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Detecting memory leaks & invalid memory de-allocation in the Linux kernel

May 18, 2009, 12:33 (1 Talkback[s])

Embedded.com pulled the article, sorry! --ed.

"In user space there are many open source projects that one can use to identify memory leaks and corruptions such as electric fence [6], its newer fork DUMA [7], and valgrind [8]. However, for code running in kernel context these tools are not available.

"When the problems mentioned above end up as a "kernel panic" as they often do, there is no further ability for the engineer to inspect the offending code other than to observe the stack trace. Also in kernel context, a memory leak is persistent: it will remain existent and most probably keep growing until a reboot, something that is unacceptable.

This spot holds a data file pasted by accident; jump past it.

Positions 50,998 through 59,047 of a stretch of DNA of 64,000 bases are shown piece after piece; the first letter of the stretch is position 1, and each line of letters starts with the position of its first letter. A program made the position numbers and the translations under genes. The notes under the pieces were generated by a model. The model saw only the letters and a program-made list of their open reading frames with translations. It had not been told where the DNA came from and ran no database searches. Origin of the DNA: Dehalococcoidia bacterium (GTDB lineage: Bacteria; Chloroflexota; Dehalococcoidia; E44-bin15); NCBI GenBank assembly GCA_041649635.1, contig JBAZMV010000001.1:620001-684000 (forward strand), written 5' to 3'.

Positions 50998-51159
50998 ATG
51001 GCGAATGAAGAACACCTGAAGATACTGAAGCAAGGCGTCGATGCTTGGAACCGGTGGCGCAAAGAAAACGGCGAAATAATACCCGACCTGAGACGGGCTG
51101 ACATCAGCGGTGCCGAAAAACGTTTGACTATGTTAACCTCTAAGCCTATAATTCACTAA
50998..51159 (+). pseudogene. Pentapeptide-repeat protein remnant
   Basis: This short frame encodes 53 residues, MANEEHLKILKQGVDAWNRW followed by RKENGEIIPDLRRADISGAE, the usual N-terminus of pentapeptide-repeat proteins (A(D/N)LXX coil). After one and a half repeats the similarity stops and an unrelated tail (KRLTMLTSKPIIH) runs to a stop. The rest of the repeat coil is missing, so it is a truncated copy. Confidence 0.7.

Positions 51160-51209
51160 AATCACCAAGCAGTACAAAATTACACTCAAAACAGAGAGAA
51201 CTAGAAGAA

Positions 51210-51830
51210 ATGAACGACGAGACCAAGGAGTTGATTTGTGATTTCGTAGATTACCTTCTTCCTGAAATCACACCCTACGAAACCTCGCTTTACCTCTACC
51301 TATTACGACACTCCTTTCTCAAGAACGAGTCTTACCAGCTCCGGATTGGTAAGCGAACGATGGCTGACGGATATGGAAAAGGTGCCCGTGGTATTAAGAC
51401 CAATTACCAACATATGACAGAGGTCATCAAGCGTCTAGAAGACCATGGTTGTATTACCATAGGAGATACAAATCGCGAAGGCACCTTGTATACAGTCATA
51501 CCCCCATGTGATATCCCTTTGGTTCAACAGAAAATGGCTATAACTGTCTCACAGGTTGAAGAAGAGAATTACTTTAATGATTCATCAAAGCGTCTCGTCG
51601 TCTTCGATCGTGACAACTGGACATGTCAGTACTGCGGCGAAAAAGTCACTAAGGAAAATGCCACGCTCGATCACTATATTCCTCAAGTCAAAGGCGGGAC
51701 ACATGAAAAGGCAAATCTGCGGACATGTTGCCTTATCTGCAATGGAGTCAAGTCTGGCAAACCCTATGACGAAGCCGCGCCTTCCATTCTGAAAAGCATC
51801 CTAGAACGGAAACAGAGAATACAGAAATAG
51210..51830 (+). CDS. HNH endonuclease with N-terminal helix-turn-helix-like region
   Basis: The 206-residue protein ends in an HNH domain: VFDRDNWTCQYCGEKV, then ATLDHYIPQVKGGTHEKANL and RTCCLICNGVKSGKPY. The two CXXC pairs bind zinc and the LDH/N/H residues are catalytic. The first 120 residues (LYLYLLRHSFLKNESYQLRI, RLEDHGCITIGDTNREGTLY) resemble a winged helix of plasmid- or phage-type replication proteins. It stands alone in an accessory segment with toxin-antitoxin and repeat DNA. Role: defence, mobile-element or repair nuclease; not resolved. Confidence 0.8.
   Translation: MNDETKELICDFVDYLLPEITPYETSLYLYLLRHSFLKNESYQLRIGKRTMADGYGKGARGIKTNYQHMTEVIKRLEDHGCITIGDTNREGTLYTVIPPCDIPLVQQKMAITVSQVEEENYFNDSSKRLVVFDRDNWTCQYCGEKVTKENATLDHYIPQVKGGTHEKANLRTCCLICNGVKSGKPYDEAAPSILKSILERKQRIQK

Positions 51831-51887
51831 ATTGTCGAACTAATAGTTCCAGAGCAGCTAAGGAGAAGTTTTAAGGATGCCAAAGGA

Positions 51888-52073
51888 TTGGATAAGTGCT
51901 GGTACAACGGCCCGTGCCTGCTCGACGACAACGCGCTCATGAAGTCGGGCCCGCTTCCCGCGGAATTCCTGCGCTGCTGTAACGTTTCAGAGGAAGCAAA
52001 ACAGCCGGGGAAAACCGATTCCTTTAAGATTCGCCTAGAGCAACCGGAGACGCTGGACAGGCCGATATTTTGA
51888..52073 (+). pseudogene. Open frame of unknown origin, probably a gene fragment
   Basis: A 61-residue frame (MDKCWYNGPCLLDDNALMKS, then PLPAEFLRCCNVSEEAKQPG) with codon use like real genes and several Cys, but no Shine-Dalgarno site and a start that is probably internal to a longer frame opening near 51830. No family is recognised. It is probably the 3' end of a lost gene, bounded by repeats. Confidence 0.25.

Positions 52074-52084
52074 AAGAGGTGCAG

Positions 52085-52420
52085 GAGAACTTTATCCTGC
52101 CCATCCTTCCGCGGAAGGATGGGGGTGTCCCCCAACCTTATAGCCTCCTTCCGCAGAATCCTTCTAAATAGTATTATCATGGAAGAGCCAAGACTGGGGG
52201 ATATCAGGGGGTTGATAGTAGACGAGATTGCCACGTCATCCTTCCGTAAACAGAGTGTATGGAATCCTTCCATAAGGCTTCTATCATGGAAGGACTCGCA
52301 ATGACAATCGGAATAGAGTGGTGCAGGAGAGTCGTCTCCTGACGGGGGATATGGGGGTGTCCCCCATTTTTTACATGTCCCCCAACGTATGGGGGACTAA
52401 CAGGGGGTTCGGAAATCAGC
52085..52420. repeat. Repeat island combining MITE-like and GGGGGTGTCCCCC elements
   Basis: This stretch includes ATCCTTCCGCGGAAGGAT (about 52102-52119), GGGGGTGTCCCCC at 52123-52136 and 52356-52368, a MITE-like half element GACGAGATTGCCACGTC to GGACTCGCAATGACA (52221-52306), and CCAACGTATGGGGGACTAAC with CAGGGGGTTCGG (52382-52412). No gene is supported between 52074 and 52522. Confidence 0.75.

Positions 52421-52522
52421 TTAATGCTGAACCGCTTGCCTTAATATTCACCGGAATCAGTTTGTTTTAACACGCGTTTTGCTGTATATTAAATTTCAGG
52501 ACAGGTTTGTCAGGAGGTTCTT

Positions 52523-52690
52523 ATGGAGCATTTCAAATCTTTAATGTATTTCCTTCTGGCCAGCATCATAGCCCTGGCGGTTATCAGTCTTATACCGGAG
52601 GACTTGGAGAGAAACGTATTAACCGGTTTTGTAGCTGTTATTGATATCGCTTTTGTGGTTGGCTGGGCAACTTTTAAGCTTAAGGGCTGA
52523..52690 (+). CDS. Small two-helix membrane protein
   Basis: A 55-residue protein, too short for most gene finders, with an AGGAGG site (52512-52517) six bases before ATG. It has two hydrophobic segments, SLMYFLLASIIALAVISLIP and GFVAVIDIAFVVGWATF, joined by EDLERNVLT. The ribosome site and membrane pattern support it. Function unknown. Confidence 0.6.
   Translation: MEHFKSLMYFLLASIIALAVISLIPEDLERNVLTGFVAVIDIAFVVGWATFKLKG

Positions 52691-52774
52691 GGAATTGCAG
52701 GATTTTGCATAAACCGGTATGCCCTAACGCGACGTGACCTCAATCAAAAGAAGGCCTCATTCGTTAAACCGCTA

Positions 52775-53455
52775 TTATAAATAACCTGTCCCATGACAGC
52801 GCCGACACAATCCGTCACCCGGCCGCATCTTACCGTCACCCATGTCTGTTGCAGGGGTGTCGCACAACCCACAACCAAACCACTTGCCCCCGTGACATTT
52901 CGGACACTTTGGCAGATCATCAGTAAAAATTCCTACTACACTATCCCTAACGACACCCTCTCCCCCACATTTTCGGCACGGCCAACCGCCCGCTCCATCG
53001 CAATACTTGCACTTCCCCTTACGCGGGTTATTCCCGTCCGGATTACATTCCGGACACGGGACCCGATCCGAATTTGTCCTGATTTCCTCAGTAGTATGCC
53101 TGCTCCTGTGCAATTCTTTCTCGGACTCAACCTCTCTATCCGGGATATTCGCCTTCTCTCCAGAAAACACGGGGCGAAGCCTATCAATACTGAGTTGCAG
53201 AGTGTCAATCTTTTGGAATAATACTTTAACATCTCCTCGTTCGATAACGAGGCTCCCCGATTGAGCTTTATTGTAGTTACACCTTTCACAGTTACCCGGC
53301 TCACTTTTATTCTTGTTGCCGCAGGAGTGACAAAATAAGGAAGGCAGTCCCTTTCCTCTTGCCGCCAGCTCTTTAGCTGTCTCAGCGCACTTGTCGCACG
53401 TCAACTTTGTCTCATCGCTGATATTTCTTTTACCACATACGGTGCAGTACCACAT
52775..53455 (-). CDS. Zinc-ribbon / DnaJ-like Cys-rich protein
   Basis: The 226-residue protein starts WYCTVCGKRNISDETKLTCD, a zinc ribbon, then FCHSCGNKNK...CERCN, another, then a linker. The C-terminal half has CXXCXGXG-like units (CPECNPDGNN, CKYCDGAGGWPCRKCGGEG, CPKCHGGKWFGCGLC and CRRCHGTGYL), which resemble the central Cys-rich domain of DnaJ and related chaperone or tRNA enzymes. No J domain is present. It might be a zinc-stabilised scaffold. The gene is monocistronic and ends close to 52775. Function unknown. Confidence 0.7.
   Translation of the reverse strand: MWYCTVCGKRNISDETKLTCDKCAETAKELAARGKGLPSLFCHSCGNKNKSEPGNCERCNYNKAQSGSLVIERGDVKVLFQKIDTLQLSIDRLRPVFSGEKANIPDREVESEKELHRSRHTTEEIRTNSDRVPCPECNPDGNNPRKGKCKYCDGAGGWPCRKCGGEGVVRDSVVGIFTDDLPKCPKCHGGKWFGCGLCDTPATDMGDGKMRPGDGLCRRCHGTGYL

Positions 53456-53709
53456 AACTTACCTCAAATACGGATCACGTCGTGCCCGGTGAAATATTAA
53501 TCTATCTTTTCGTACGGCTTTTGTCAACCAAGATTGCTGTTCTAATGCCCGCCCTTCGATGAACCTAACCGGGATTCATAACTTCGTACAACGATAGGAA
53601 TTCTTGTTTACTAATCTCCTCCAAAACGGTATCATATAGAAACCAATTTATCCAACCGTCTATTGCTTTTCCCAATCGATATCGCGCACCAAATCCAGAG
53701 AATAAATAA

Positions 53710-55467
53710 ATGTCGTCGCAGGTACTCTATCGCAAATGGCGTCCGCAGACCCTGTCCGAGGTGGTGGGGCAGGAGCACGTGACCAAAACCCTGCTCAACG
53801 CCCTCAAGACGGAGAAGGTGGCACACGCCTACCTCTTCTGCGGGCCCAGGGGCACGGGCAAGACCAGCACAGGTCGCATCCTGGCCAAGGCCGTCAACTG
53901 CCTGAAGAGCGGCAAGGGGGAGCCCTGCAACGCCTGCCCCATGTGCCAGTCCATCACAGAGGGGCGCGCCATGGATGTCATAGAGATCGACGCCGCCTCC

"Kernel development allows direct access to the basic components and resources of the operating system, but debugging is not easy as the use of a debugger is not handy. One has to either use additional logging or use advanced techniques such as using kernel debuggers like kdb [2][3] and kgdb [4] or use kernel patches such as the one provided by Catalin Marinas, described in [1]."

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